Lfans of Japanese magazine productions Weekly Shonen Jump, manufactures manga hits in Japan, were impatiently awaiting their arrival in French bookstores. Released on February 6 and March 11 respectively, Jujutsu Kaisen and Chainsaw Man also have in common that they tell – though in very different ways – stories of demon hunters.
The hero of Jujutsu Kaisen, Yuji Itadori, a high school student, finds himself confronted by the occult forces and is enrolled in a school of exorcism the day he sees himself possessed by the millennial demon Ryomen Sukuna. If the creature gives him extraordinary powers, it also condemns him to certain death since his new exorcist colleagues aspire to put Sukuna out of harm's way.
At the helm of the series, a 27-year-old mangaka, Gege Akutami, bottle-fed to the successes of Jump by his big brother and whose work is bubbling with references. The most seasoned readers will no doubt recognize a hint of Bleach in the fight against demons, Naruto for the cohabitation of the hero with a harmful entity but also of Yu Yu Hakusho, excellent series by creator Yoshihiro Togashi (Hunter x hunter) for the inner torments and questions of the hero.
Less cerebral, more centered on an enjoyable action and without (too much) moral, Chainsaw Man tells the sad fate of Denji, an over-indebted, enslaved and candid orphan who is reminiscent of the hero of the film Danny the Dog. Struggling with mobsters who force him to kill demons to fuel their traffic, the teenager perishes violently before resuscitating thanks to Pochita, his pet, a small demon with the hybrid aspect of dog-chainsaw. The two bodies merge. From then on Denji will be able to change into an anthropomorphic chainsaw and fight against his enemies.
An upside-down synopsis? It's normal: its author, Tatsuki Fujimoto, had largely surprised with his previous series Fire punch, an ultra-violent apocalyptic fable for the informed public, carried by a torch man who suffers perpetually but tries to master his power to avenge the death of his sister. Again, the mangaka experiences many narrative and visual tracks flirting with gore and cinematic references to slasher. For the duo Denji-Pochita, the author invokes, far from it, the complicity between the two heroes of the animated series Adventure Time.
Officiating this time for a younger readership, Tatsuki Fujimoto claims to have been able to draw just about anything he wanted. And throw here and there all the familiar codes of the shonen : rivalry with a character, a power suddenly acquired by the hero, a pretty heroine, in particular.
Since their publication chapter by chapter from 2018 in Japan, these two sensations intended for large adolescents have known over the weeks an increasing popularity. This in a genre at half mast, where the readership is aging, but has also started looking for a new blockbuster that can take over from finished series like Naruto and Bleach, or advanced as One Piece (still running since summer 1997).
Connoisseurs and publishers see in this wide variety of stories that are rubbing shoulders at the moment in the prestigious publication Weekly Shonen Jump an era perhaps comparable to the auspicious period of the 1980s. At that time, teen readers of Jump found pages to pages of successful series that had little in common: Dragon ball, Hokuto No Ken (marketed in VF under the name Ken the survivor) or City hunter (marketed in VF under the name Nicky Larson).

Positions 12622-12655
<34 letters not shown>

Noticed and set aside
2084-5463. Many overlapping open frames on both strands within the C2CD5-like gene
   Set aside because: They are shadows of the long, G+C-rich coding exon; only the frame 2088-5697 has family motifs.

In 2020, they can follow sagas ranging from the crazy scientifico-survivalist narrative Dr stone to the chase thriller The Promised Neverland passing by the fantastic fresco Demon slayer which pulverizes sales and whose total circulation has exceeded 40 million copies, or even the series of superheroic learning My Hero Academia.
“We find somewhere a certain editorial richness, a form of experimentation, and what made the strength of Jump : to grow unknown authors with rather original ideas “, sums up Ahmed Agne, co-founder of the Ki-oon editions, which won the timpani in France with Jujutsu Kaisen.
At the writing of Shonen Jump, we concede, speaking of Chainsaw Man, quoted by the specialized magazine Atom : “We were aware of pushing the editorial line of the magazine to its limits.” Indeed, the title was far from having received unanimity among publishers in its early days.
The first volumes of such comics, thought out over time and drawn at an infernal weekly rate, often have weaknesses. This is the case here.
The social framework at the Mad Max in which lives the hero of Chainsaw Man is not really exploited by its author, which is a shame. Instead, the protagonist is exfiltrated into a somewhat sanitized anti-demon agency. We also do not know if the mangaka shows parody to the register of teen manga when he gives, as motivation, a challenge to reach his hero: touching a pair of breasts, which seems to him unthinkable, being a outcast teen.
Others will blame Jujutsu Kaisen to simply compile good ideas from previous opuses. But it is not so much the ability to do something new with deja vu on the part of Gege Akutami that worries: the manga shonen is like SF literature, it is self-quoting perpetually. Here, Akutami's raw graphic style and the design of his monstrous creatures convince. This is less the case with his concepts of powers and “attacks” of exorcism, which he only succeeds in explaining over the fighting by accompanying them with large intermediate notes, cutting a little spontaneity and adrenaline essential to such stories.
It is therefore difficult to predict whether these editorial audacities will pay off. Even if Ahmed Agne, from Ki-oon editions, is not worried: in France, Jujutsu Kaisen is the second best manga launch from its publisher behind My Hero Academia.